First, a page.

I encourage you to learn more about the Democracy Awakening effort and to sign-up to be informed about this effort at its website: I also encourage you to “Follow” this blog (if you haven’t already) and to sign-up for Bill Moyers’ newsletter, where much of the information for this post came from (; click on “Newsletter” and enter your email address to subscribe).


In 2014, the Supreme Court, in a decision known as McCutcheon, ruled that it is unconstitutional to limit how much an individual can give in aggregate to all candidates’ campaigns and political parties during an election cycle. This ruling affects contributions that go directly to candidates, whereas the better known Citizens United decision allows unlimited campaign spending that is (supposedly) independent of any candidate’s or party’s campaign. Shortly after the Supreme Court ruling, Congress exacerbated the situation by slipping a provision into a must-pass budget bill that raised substantially the amount a contributor can give to a party committee and allowed them to give that amount to each of multiple party committees.

Contributors are still limited by laws capping the amount one can give to any individual candidate ($5,400 for federal candidates), but the aggregate limit, which was $123,200 per two-year election cycle, was ruled a violation of free speech. Furthermore, candidates and the parties have developed strategies that allow joint fundraising where contributors can write one check that will be split among multiple candidates and/or a variety of national and state party committees.

As a result contributors are now giving checks of well over $200,000 directly to candidates. Republican Representative Paul Ryan, the Speaker of the US House, has received at least 22 checks of $244,200 each. Democratic presidential candidate Hillary Clinton has received at least eight checks of $353,400 each. For the Hillary Victory Fund, the maximum donation is actually $356,100, based on maximum donations of $2,700 to Hillary for America for the primary election, $33,400 to the Democratic National Committee, and $10,000 to the federal accounts of each of 32 state Democratic parties. [1]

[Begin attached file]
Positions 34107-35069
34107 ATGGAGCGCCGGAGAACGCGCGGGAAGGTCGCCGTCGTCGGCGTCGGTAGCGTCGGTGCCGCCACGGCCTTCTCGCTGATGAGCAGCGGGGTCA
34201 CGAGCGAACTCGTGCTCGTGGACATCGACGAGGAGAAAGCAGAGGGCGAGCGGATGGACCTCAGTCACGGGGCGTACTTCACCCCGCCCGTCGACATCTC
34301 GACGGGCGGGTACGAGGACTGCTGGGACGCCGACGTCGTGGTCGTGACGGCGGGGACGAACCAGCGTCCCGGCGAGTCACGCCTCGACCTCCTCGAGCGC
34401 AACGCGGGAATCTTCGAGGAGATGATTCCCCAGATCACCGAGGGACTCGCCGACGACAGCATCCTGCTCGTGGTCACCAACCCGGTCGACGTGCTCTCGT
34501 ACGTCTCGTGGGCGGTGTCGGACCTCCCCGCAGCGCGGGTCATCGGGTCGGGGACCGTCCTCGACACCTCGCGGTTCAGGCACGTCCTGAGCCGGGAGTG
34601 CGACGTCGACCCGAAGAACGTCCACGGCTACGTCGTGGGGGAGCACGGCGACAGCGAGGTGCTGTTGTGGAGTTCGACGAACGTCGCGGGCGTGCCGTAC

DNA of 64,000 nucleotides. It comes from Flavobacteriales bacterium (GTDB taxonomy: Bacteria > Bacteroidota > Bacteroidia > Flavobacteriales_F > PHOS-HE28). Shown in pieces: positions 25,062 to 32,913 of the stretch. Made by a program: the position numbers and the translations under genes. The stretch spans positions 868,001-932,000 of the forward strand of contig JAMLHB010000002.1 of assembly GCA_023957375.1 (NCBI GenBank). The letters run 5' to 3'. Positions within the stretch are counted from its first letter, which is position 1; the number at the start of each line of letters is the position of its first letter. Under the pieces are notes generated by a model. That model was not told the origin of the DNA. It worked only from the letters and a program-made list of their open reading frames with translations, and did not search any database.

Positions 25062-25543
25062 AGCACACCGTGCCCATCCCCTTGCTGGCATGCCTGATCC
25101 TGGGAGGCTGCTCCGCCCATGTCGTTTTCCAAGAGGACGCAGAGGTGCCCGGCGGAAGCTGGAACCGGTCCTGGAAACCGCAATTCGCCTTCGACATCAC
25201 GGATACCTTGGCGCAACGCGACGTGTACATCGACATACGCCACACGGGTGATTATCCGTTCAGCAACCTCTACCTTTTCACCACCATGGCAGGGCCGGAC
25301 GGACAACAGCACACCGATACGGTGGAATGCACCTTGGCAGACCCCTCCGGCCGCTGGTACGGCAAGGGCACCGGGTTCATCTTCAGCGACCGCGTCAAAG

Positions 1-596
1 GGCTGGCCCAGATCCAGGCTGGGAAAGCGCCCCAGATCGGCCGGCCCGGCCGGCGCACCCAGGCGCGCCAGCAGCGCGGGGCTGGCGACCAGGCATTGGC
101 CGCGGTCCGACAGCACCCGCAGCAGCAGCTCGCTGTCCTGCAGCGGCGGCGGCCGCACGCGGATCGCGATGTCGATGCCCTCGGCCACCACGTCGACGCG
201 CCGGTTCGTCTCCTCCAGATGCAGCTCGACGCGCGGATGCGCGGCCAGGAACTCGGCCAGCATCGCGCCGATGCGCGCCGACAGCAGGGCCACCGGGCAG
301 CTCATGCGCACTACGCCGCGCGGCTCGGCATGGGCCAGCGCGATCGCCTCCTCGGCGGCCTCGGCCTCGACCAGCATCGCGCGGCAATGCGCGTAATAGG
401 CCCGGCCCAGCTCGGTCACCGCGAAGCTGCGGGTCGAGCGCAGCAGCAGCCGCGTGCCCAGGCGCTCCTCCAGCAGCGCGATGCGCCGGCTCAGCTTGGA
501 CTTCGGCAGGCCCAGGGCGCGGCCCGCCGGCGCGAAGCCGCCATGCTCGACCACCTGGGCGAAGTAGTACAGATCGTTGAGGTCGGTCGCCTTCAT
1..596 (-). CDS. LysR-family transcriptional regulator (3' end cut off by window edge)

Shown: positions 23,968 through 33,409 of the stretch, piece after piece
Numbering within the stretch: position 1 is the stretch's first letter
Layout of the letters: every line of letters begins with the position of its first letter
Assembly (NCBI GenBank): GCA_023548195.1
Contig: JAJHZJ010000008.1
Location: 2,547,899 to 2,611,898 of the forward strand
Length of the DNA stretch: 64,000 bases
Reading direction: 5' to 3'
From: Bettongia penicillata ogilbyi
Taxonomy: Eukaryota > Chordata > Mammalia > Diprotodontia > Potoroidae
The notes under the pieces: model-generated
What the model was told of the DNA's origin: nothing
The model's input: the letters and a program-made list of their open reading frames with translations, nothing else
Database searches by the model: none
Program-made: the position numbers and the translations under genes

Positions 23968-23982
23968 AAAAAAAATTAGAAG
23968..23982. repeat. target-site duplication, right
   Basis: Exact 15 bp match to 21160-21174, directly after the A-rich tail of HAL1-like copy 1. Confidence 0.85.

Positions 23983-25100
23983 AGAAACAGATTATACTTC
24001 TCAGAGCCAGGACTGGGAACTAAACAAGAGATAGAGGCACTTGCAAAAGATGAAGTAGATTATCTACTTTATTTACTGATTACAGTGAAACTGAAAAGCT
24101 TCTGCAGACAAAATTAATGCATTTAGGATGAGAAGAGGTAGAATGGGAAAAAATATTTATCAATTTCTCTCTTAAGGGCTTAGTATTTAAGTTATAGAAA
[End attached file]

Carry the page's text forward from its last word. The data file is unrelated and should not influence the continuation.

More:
These are only the most dramatic examples of the dozens of checks over the previous limit that Ryan, Clinton, and other politicians are receiving. Several husband and wife pairs have given close to half a million dollars per couple. And some wealthy contributors have given super-sized checks to more than one of these joint fundraising efforts. [2]

While the bulk of the money from these huge checks goes to party committees, these party committees often make large donations to the candidate who sponsored the fundraiser. Basically, this is money laundering that circumvents the limit on what a contributor can give to any individual candidate.

The McCutcheon ruling is one of a series of Supreme Court decisions, almost all by 5 to 4 votes, that have undermined campaign finance laws and allowed huge sums of money to flow to candidates’ own campaigns, to party committees, and to supposedly independent expenditures meant to influence voters. These Supreme Court decisions appear to ignore the realities of campaign financing and the potential of large campaign contributions and expenditures to influence elected officials. They also appear to ignore the potential for outright corruption and bribery.

Although most of the media’s attention is focused on the fundraising of the presidential campaigns, big contributors tend to have even greater influence on congressional candidates and their campaigns. Furthermore, their influence on state level campaigns can be even more dramatic.

The bottom line is that these Supreme Court decisions, somewhat exacerbated by increases in contribution limits initiated by Congress, have increased the ability of a very small number of the very richest Americans to provide ever increasing amounts and portions of campaign funding. This shifts our political system away from democracy and toward a plutocracy, where the rich elites effectively rule our country.

[1]       Vogel, K.P., & Arnsdorf, I., 5/2/16, “Clinton fundraising leaves little for state parties,” Politico (

[2]         Vandewalker, I., 4/25/16, “Two years later, McCutcheon fuels huge checks to politicians,” Moyers & Company (